Tired of the hustle and bustle of Las Vegas? Had enough of the concrete canyons and smoked filled casinos of Sin City? Not sure if it's day or night (there are no clocks allowed in Vegas casinos)? Then you should do what I do as often as I can when I visit Vegas -- make a trip to Valley of Fire State Park and escape into the beautiful desert world that comprises much of Nevada. No neon lights, no massive buffets, no dancing fountains (in fact, little water anywhere)! Beyond usual Mojave desert landscapes, Valley of Fire has wonderful and interesting rock formations that alone are worth the journey.
(Desert Bighorn Sheep, a ram, Valley of Fire)
We introduced Valley of Fire in our WITW puzzle #107. The park is is located 50 miles (80 km) northeast of Las Vegas and is worlds apart. I love visiting this place and never tire of its wonderful scenery and hiking opportunities.
Valley of Fire is the oldest state park in Nevada, dedicated in 1935. The park isn't very large by American standards, just 42,000 acres (17,000 ha). It sits between 2,000–2,600 feet (610–790 m) altitude and adjoins the far end of Lake Mead by its confluence with the Virgin River. The park derives its name from red sandstone formations (about 150 million years old) created from sand dunes in the age of dinosaurs.
(Valley of Fire at dusk)
The effect of time and the elements have beautifully sculpted the rock into some unusual formations. The color of the stone when the light of the rising or setting sun hits it gave rise to the name, "Valley of Fire", as I think you can appreciate in the above photos.
There is evidence of aboriginal activity in the park dating from around 300 BC to 1150 AD. Nice examples of primitive art (petroglyphs) are found at several sites within the park, some of which are easily accessible.
The park is transected by a single main road, with several side branches also worth exploring. Popular activities include camping, hiking, picnicking and photography. There's a nice visitor center whose rangers who can help you plan your adventure; the center has some simple but informative displays.
(Valley of Fire Visitor Center)
(One of the exhibits in Valley of Fire Visitor Center)
(Petrified log in Valley of Fire Visitor Center)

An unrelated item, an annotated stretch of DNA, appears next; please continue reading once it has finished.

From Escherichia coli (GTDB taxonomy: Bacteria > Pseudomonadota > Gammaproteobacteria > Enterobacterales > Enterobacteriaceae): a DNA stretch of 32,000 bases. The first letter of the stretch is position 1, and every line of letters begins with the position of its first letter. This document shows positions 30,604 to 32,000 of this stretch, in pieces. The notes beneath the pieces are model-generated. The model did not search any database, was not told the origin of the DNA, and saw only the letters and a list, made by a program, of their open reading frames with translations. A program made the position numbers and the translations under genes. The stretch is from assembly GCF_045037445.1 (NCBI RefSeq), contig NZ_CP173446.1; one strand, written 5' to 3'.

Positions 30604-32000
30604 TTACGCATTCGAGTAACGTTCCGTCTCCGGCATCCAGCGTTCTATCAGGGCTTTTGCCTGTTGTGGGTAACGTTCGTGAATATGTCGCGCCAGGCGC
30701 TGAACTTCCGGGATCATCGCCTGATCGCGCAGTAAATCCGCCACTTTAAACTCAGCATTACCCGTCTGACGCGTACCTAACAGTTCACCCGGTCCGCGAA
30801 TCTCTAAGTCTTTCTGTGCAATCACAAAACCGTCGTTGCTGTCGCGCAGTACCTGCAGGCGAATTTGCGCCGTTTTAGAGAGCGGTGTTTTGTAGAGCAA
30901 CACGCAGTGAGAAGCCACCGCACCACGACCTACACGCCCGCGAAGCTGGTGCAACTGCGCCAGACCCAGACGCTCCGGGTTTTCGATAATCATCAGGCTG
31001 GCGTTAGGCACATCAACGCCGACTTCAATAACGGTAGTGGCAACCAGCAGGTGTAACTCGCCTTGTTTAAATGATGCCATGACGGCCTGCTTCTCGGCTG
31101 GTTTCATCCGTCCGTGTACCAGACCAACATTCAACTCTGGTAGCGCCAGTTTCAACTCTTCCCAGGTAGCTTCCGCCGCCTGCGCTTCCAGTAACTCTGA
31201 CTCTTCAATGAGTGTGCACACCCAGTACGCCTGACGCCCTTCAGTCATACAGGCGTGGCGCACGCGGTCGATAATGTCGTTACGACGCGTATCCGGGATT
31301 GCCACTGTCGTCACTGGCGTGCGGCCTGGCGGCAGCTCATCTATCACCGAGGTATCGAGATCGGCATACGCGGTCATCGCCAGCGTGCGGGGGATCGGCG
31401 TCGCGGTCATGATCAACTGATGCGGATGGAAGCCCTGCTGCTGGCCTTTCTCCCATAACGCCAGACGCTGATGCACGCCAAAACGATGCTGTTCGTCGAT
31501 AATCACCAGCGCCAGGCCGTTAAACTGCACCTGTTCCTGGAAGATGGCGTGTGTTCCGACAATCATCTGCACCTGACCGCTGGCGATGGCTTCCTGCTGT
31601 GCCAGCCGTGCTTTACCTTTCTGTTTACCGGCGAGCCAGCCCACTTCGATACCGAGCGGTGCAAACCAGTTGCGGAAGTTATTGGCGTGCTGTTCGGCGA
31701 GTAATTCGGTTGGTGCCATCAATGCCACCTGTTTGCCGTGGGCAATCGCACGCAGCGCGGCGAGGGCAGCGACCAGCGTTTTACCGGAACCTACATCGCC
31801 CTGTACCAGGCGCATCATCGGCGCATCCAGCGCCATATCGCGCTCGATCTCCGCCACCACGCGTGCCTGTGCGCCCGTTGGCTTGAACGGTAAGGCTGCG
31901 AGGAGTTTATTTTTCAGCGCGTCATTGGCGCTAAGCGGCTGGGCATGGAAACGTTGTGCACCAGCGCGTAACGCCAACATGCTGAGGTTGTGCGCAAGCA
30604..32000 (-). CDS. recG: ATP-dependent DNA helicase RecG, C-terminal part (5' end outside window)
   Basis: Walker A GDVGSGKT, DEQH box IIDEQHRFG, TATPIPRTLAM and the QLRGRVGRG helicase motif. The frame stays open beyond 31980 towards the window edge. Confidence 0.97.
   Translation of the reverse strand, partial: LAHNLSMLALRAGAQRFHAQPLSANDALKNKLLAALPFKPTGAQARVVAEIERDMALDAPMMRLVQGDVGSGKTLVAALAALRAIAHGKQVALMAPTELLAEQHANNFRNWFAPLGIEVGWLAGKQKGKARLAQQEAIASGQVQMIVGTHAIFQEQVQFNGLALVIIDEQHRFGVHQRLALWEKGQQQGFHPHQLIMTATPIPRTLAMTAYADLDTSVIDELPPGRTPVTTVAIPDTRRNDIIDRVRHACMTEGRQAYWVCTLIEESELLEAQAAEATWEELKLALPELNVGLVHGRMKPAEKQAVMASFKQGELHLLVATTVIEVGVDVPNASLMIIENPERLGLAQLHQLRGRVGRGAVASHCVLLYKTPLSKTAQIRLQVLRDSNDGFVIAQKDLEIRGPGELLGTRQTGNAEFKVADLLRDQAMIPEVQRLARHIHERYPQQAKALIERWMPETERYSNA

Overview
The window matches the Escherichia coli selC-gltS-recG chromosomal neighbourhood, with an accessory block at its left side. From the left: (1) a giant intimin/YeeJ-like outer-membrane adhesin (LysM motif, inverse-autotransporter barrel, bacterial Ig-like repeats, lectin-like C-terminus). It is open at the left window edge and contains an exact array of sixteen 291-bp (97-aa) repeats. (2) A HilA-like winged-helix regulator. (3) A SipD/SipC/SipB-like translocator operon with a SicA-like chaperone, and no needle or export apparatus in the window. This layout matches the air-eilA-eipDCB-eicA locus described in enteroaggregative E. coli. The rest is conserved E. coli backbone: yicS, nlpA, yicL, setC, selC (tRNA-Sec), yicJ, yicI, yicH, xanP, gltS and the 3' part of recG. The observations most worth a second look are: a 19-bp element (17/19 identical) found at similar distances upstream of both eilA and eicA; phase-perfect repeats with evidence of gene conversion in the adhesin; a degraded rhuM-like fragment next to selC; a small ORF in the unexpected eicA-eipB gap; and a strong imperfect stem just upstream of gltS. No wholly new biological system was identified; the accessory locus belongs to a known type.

Every turn of the road wil beckon you to stop and enjoy the changing landscapes. There are hundreds of great vistas and even a simple drive through the park on the main road is worthwhile. But take a little time, linger, and get off on the side roads or a hiking trail. Some places of interest (recorded in alphabetical order) that you might want to make a point of stopping at when you visit Valley of Fire include:
A small but beautiful arch of the type you see in large numbers at Arches National Park in Utah. As with all arches, it's formed by the erosive effects of wind and water, and like all will in time collapse.
An An atlatl (at’-lat-l) is a tool used to throw a spear, giving it distance and rotational spin. The ancient Indians used these weapons and illustrated them in their petroglyphs (rock carvings) at Atlatl Rock. There's a tall steel ladder that takes you up the rock and brings you face to face with many old petroglyphs. like the ones you see above. A campsite is also found here.
A small walk from the visitor center brings you to this unusual formation.
These are dome-shaped and banded sandstone formations that resemble their namesake.
Featured in our last WITW puzzle. Now a picnic area, these cabins were built of local rock in the 1930's
A rather sad memorial telling us that Mr. John J. Clark was born in Canada, enlisted as as a private in the New York Infantry and served in the Civil War. Following his honorable discharge, Mr. Clark emigrated to Southern California. During a stop in Valley of the Fire, he died -- presumably from thirst.
An extensively eroded arch probably near collapse, which vaguely resembles the shape of an elephant.
Several Petrified trees like on the surface at the park, but these have been surrounded by wire fencing and can not be directly approached.
A natural rock basin in which water collects after a rainfall. A half-mile round trip trail leads to Mouse’s Tank from the parking area, with petroglyphs along the trail.
The sandstone formations have beautiful colors. There is a one-mile hike offering a variety of desert landscapes.
A note of precaution. This desert can get VERY hot in the summer. It's so dry that you likely won't even feel yourself sweating as all water evaporates quickly. It's critical that you have a lot of water with you and that you make a point of sipping it often as dehydration and heat stroke are serious risks. Best to visit this park between late fall and early spring, when it is really at its finest and you can explore it without exhausting yourself in the heat.
A few more photos from Valley of the Fire follow:
(light through a small unnamed arch)
(rock at dusk can seem on fire)